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How You Might Be Invalidating a Loved One's PTSD

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The trauma we experience in life changes us, for better or worse. In a small or large way, it has an effect.

• What is PTSD?

Getting bitten by a dog can cause a fear of dogs. If you almost drowned, you might be afraid of water. Trauma can create fear that usually stems from survival instincts and are natural in their own ways. Most of these types of fears go away on their own as time goes on. They can be cured, or at least lessened. We all experience fear — it’s a natural and helpful emotion. There are always many degrees of fear, but then there is what can develop from this fear — post-traumatic stress disorder (PTSD).

When you experience trauma — when you live through an extremely traumatic event, something scary or shocking — the changes can go deeper. It can go past the rational and plunge into irrational — from that natural fear that might go away over time into a potentially debilitating disorder. It can cause PTSD. It’s important to note that not all PTSD is chronic; some can disappear after a few months or with treatment even sooner, plus not everyone who has been through a high level of trauma will develop PTSD.

One thing I’ve run into with this disorder is that many people have the notion it’s something only soldiers face, or only those who have experienced something physical, such as a car accident, a gunshot, the tragedy of sexual assault, accidents or disasters. Something dramatic that would be on the news.

In fact, PTSD can arise from many other situations. The trauma might be suddenly losing a loved one, seeing someone else hurt, losing a job, emotional or domestic abuse — many events that to an outside view might not even seem that traumatic. Even that dog bite can cause PTSD.  When others don’t understand these are real causes, it can become even harder for those living with it.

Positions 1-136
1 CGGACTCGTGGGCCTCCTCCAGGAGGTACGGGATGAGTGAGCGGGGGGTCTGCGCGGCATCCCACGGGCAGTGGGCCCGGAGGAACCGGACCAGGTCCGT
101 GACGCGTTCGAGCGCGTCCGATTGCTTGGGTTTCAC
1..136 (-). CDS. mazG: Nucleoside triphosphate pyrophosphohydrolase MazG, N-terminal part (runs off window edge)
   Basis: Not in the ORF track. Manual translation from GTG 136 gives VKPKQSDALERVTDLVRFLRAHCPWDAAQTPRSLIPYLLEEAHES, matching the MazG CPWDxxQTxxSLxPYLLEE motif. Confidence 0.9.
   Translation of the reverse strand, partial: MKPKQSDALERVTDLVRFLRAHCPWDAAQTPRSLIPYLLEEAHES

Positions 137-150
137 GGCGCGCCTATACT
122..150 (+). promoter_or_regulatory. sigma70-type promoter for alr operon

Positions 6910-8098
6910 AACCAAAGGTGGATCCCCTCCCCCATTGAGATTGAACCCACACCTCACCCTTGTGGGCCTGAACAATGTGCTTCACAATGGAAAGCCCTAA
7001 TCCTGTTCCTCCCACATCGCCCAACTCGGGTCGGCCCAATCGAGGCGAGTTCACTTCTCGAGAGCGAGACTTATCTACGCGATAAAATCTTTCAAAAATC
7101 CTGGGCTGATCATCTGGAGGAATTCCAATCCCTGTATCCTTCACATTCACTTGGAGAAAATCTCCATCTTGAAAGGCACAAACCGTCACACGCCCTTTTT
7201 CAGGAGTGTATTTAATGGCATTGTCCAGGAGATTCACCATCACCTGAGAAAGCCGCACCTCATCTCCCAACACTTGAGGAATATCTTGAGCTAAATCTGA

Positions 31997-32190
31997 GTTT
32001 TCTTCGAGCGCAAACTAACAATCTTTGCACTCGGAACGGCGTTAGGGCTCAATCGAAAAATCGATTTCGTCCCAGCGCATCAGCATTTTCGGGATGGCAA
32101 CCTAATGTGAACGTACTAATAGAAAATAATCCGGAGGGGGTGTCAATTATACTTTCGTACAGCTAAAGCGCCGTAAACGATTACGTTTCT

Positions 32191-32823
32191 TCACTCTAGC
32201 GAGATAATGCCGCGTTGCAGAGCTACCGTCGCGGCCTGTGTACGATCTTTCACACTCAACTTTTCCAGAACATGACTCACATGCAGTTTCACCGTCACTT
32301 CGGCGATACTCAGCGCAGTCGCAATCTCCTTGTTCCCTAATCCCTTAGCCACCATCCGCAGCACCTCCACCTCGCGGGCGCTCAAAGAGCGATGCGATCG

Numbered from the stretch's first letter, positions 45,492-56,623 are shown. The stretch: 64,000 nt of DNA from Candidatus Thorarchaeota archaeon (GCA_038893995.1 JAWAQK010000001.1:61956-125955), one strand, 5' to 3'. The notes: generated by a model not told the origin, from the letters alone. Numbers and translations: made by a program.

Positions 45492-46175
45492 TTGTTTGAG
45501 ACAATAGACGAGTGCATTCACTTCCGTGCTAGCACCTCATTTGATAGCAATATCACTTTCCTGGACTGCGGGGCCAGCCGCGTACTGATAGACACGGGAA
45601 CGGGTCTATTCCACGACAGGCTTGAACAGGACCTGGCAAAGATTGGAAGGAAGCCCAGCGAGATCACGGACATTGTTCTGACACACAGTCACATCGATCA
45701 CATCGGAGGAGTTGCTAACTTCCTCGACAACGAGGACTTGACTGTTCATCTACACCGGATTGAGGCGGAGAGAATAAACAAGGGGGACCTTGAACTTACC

Friends and family may question or doubt what you’re feeling and how you’re struggling — that what you’re going through can’t be that bad because you haven’t been to war, or been in a car crash, etc. What they don’t seem to realize is that PTSD can’t be explained or rationalized away. It can’t be excused or discredited; it’s real and it can happen to anyone. When you invalidate someone’s struggle, you’re shutting them down, forcing them to feel defensive, belittling them, causing them to question themselves enough to not reach out for help they desperately need, or even silencing them when they need to speak out. This is why it’s so important to inform people about this disorder and how deep it can seep into someone’s life and their ability to function.

It’s important to recognize and see PTSD for what it is — a mental illness. It’s not someone being dramatic, not an overreaction, not attention seeking; it’s a real disorder that causes great pain and changes someone’s life. It’s an awful feeling when you’ve been triggered, are breaking down, falling apart, melting into panic, and then someone says this is not important — that what has triggered me is no big deal, that it’s “normal” and I shouldn’t be having the reaction I am. Because then I’m not only struggling with this disorder; I’m feeling ashamed or feeling I’m at fault. It may seem like nothing, but with PTSD the smallest nothing can be the biggest something.

When someone tells you they have PTSD, don’t ask them to justify it. Don’t tell them they’re being silly, that other people who have the same experience are fine so they should be too. Don’t belittle or judge, because it’s a very real and serious disorder. It’s not silly or invalid. They’re not overreacting. They aren’t going to be fine just because you think they should be. Instead, offer judgment-free support, listen to them, ask them how you can help, maybe even do some research and learn more about it. Be there for them, and above all — recognize PTSD is not a choice, it’s a mental illness

Photo by Olaia Irigoien on Unsplash

Originally published: September 13, 2017
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